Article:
Stoke-on-Trent’s Potted History
A myriad of stories have been written and told about Stoke-on-Trent over the years. Arnold Bennett’s chronicles assured the city a permanent place in English literature. The reflective English journeys undertaken by J.B Priestly and Victor Canning during the 1930s allowed them to comment respectively in their classic books that:
- Stoke-on-Trent is a city which seems to me unique … like no other industrial region; and
- So much which is essential to mankind’s happiness … depends upon so curious a district.
More recently, The Lost City of Stoke-on-Trent, Matthew Rice’s 2010 ‘fanfare for one of the great cities of the world’s first Industrial Revolution’ is as Rice himself states ‘a siren calling everyone who cares … to reconcile (the city) with its past before it can renew’.
Compelling stories help to form lasting memories of places and communities which is why Stoke-on-Trent is one of only a few cities across the globe universally recognised by its core industry’s name. That the city is known far and wide as the World Capital of Ceramics is testimony to its potted history which is indisputably linked to its proud heritage of design, manufacture, marketing and distribution of high quality ceramics – a tradition of excellence that remains today.
However, Stoke-on-Trent in 2015 is a palimpsest, a city in which the old and new are interwoven. In a changing and competitive world it is clear that what is now being promoted as ‘the major city and conurbation between Manchester and Birmingham’ must grasp the notion that sustainable economic and social renaissance can only be achieved by doing things differently. Doing things differently means making Stoke-on-Trent unashamedly the hero if the city region is to develop as a contemporary industrial success story.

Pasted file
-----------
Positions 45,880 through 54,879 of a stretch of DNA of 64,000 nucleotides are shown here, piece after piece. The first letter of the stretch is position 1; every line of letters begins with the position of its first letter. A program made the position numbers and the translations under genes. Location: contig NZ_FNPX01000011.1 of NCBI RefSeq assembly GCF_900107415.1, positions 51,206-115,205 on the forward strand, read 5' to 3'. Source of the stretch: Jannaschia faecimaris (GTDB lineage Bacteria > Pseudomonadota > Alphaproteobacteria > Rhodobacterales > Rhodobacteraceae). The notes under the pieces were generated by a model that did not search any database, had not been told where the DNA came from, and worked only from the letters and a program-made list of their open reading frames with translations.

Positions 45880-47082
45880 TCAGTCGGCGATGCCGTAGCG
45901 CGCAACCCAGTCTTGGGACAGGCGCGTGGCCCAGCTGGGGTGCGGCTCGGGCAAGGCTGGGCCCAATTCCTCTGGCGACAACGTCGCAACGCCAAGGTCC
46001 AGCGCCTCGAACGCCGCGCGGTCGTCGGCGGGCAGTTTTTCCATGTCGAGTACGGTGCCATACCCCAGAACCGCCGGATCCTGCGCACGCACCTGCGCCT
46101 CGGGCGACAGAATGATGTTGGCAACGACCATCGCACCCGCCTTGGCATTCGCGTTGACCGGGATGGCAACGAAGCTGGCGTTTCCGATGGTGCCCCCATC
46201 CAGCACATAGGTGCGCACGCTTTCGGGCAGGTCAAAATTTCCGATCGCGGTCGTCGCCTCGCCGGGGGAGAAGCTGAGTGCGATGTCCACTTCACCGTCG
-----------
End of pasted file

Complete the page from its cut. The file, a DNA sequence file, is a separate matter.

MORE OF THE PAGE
The Story of Place
A new ‘Stoke-on-Trent Story’ was launched to an invited audience of public, private and third sector delegates and representatives on 17th April at the Britannia Stadium. Using a tried and tested ‘storybook’ approach designed by thinkingplace – business management consultants whose expertise is in ‘helping places to realise and maximise their potential’, the Story of Place project has been led by a local steering group working alongside John Till, a founding director of thinkingplace.
I first met John back in 2006 when he was Chief Executive of Cityimage, a partnership created to transform the image and reputation of the city of Hull – now the UK’s City of Culture 2017 – where he learnt how a place-led regeneration strategy, effective storytelling and passionate place advocates were a new paradigm for creating a successful city of the future.
John and the wider steering group working through their respective networks used their insights and collective knowledge of the city and surrounding area to answer the following crucial questions:
- What is Stoke-on-Trent for?
- Who is Stoke-on-Trent for?
- Why is Stoke-on-Trent different?
- What is Stoke-on-Trent’s ambition?
- What is Stoke-on-Trent’s story?
As is usual when working in a place-led context, it quickly became clear that any new strategy needed to simultaneously inform and inspire, and that this would be best delivered in the form of a story.The opening pages of this new story of place explicitly set out how:
We all want Stoke-on-Trent to be successful; to attract people to visit and live in the area, encourage those here already to stay, persuade investors and developers to see us as a place worth investing in and create and attract new jobs whilst strengthening our existing industries.